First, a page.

“I need to sit at the strategy table.”
That was Em, then an SVP at one of the biggest companies in the world. Em went on to be the company’s Chief Marketing Officer, then its Chief Operating Officer. She now sits on and chairs multiple boards.
That line has always stuck with me.
The first part. “I need to sit...” is mindful. To be self-aware is a true leadership trait. Leaders know what their strengths are and actively work on their gaps. Very few are open about it.
The second part, “...at the strategy table,” pops up over and over again.
Either, “how do I get more strategic?” or, “so and so isn’t strategic enough.”
I was asked the strategy question at an interview (a long time ago). “Are you more strategic, or are you better at executing?” My answer at the time:
Now, I have a better answer. Not the whole strategy thing—that’s a book, but the shorter conundrum: how do you build your strategic muscle?
The answer lies in three stories.
Abraham Wald was a Jewish mathematician who escaped Nazi persecution. During the second world war, he worked at a hush-hush American think tank, the Statistical Research Group.
The Allies had a problem.
A massive daytime bombing campaign; a necessary part of the war effort that was chewing up the lives of young American bomber crews.
“Where do we put the armor on our bombers?” is a tricky question.
Adding armor would mean higher crew survival rates. But more armor means heavier bombers, sacrificing speed, ordnance, and fuel load.
The problem could not be solved with more: it needed ‘just enough’ armor.
The military gave Wald access to recently returned planes—covered in flak and cannon-fire holes—to solve the problem. They also came with what they thought was the answer: to put the armor where the holes, and the crew, were. They wanted Wald to work out the details. He did.
Wald told them to put the armor where there were no holes—the engines.
What Wald worked out in armoring the engines was to increase the survivability of the aircraft—they could get home—and therefore increase the chances for the crew.
He broke through a flaw we all have in our thinking.
Survival bias is a logical error where we ignore or discount failures. We see success—in this case, planes that survived—and base our thinking on that.
Wald’s insight connects to another.
This story involves Legos, not B-17s.
Leidy Klotz is a father. He is also an engineer, neuroscientist, and author of Subtract: The Untapped Science of Less. One day, playing Lego with his son Ezra, he spotted the “subtraction” phenomenon.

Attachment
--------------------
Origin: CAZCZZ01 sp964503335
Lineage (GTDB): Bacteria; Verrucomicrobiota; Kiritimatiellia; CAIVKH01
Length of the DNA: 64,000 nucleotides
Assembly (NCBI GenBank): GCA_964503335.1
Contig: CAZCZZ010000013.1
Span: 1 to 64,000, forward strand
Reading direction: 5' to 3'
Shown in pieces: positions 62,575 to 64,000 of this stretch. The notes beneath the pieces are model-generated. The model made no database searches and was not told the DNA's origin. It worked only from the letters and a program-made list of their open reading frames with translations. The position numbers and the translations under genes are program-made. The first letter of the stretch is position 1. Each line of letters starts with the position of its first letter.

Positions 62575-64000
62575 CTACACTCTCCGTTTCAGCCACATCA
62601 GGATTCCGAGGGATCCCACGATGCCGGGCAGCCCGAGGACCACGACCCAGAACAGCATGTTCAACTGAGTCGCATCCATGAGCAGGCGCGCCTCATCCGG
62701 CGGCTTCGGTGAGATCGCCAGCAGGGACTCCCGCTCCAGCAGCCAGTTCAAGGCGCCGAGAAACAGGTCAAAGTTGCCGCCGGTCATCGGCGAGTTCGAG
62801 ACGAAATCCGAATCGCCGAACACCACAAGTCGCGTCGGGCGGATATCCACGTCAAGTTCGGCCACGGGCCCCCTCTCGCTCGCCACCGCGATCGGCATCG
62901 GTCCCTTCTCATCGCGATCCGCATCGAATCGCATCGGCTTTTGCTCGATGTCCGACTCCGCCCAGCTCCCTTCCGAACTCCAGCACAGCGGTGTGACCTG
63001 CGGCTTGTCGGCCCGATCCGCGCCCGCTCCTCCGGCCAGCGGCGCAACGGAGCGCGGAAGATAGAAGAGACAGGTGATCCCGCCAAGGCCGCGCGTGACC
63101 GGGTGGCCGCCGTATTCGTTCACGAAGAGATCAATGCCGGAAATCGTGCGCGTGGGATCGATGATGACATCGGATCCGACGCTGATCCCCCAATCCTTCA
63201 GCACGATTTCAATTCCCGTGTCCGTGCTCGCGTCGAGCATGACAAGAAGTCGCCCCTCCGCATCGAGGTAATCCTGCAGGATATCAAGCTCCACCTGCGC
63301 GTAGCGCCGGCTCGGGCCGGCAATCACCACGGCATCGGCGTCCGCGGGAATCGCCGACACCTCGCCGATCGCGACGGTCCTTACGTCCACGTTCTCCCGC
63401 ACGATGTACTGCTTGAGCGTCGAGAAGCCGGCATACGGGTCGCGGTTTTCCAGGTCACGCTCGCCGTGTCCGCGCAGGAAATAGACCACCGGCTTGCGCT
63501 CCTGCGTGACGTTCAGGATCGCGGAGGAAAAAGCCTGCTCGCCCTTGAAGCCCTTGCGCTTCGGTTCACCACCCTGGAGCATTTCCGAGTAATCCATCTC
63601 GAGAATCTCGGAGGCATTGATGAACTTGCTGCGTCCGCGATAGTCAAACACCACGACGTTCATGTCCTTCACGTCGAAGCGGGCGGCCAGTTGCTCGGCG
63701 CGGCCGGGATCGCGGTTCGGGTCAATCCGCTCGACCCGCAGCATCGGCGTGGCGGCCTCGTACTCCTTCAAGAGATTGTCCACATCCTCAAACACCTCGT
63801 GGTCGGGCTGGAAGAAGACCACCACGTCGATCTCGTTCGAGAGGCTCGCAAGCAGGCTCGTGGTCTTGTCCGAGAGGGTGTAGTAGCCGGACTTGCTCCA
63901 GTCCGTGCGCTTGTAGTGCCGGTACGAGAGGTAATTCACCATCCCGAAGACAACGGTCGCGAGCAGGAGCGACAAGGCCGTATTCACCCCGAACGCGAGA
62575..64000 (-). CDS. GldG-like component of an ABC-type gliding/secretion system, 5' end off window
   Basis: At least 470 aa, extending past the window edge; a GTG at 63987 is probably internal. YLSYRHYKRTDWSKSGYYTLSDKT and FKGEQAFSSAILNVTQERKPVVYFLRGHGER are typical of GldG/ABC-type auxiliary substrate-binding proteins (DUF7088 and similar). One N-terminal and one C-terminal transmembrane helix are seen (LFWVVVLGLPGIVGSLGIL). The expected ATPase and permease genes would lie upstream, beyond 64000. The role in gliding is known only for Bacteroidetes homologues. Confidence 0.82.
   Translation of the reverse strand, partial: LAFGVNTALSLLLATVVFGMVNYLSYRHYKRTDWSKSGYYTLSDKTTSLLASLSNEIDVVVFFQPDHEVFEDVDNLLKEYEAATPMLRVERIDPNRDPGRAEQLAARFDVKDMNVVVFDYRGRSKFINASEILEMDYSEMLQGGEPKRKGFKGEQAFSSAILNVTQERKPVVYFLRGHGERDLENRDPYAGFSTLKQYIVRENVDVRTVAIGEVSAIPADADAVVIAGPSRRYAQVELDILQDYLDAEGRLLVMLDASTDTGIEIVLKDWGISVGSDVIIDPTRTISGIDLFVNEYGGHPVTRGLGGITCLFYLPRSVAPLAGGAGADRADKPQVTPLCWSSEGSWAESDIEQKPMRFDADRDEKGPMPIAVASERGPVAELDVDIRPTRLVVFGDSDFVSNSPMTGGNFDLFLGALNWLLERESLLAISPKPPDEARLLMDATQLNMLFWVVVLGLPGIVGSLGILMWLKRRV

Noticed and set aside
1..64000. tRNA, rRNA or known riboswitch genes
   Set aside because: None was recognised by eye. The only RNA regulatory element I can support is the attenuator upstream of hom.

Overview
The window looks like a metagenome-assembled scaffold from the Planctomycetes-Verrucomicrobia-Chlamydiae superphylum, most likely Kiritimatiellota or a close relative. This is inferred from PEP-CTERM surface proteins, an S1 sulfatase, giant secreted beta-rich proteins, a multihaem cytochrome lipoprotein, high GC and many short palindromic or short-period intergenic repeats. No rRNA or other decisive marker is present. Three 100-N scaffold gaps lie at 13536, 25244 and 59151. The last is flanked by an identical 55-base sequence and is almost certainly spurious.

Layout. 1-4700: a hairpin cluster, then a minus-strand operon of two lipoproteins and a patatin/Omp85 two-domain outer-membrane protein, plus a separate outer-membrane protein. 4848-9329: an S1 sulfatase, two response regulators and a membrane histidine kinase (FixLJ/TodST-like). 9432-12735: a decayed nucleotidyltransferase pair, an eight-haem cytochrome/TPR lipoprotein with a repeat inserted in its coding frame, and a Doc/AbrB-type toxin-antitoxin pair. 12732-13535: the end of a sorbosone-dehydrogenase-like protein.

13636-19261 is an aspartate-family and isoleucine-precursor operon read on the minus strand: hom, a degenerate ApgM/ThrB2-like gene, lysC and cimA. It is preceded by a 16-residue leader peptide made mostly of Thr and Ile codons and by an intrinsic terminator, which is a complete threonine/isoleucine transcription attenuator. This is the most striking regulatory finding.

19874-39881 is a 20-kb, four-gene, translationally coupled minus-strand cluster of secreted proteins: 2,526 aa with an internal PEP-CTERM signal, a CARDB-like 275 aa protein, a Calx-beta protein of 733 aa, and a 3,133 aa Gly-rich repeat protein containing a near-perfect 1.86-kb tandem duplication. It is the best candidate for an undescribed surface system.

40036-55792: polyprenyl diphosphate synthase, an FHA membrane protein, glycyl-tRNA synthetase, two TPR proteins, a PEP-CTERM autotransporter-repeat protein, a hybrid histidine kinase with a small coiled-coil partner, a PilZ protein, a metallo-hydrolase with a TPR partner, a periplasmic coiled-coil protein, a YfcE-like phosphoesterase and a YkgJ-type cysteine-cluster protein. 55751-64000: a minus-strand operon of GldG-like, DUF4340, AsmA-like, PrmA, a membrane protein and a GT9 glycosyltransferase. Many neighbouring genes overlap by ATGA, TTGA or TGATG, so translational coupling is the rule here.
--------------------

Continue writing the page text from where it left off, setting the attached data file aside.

Leidy and Ezra were building a bridge.
Leidy had built one tower and Ezra the other. Adding the span between the two towers, they found a problem. Leidy’s tower was taller than Ezra’s. The Lego bridge would wobble. Leidy reached for more Lego blocks to fix it. But before Leidy could add more blocks to one tower, Ezra subtracted blocks from the other.
Leidy, he suspected, did what people usually do. Ezra did not.
When faced with a problem, most people add. Leidy did. It’s our natural instinct. One is good, so two must be better. This is creeping complexity. You see it everywhere. One razor-blade, Two, Three. Now four. That same creeping complexity is the enemy of product managers, Ux designers, and customer experiences everywhere.
Klotz uncovered an “addition bias.”
Addition is easier for the brain. Subtracting is hard. Another cognitive bias.
This is why, as Mark Twain infamously (did not) state, he needed more time to write a shorter letter.
Addition bias is why the tax code gets bigger; to-do lists get longer; why you have more KPIs than you need; and why you can never prune a priority list.
Which is good if you run the lottery.
Our inability to look at current events and extrapolate them to a future state is why the world missed a pandemic, we still don’t have flying cars, and inventions like Google Glass and the Segway were a bust.
But we still try. Metaverse anyone?
Jeff Bezos gets asked, a lot, “what's going to change in the next ten years?”
“That is a very interesting question; it's a very common one.
I almost never get the question: 'What's not going to change in the next ten years?'
And I submit to you that that second question is actually the more important of the two—because you can build a business strategy around the things that are stable in time.”
Bezos’s is a strategic answer. It’s about placing bets and reducing risk.
This is something humans are not good at. To zag instead of zig.
When our minds leap, we miss the details in negative space. To look, as Wald did, at what is not there. To subtract, as Leidy’s son did, instead of add. To think, as Bezos did, about what will not change.
This is more strategic.
Instead of asking the question, “what should I do?” Ask yourself, “what should I not do?” Next time you panic about “what you have to get done,” celebrate “what you have done.”
Remember Wald and the bombers. Instead of looking for “what’s there?” think about “what’s not there.” More often than not, the answer lies not in “what you know” but in “what you don’t know.”
Leidy discovered that we have an urge to add. Instead of “what features do we add” to our product, or service, or offering, we might ask, “what can we take away?”
Take a page out of Bezos’s book. Instead of thinking about “what has changed,” think about “what hasn’t changed.” Instead of thinking about “what differentiates our product?” Think about “what is easily replicable/ replaceable about our product.” Instead of asking, “what will the future look like?” Ask yourself, “what will not change in the future?”
That’s how you sit at the strategy table.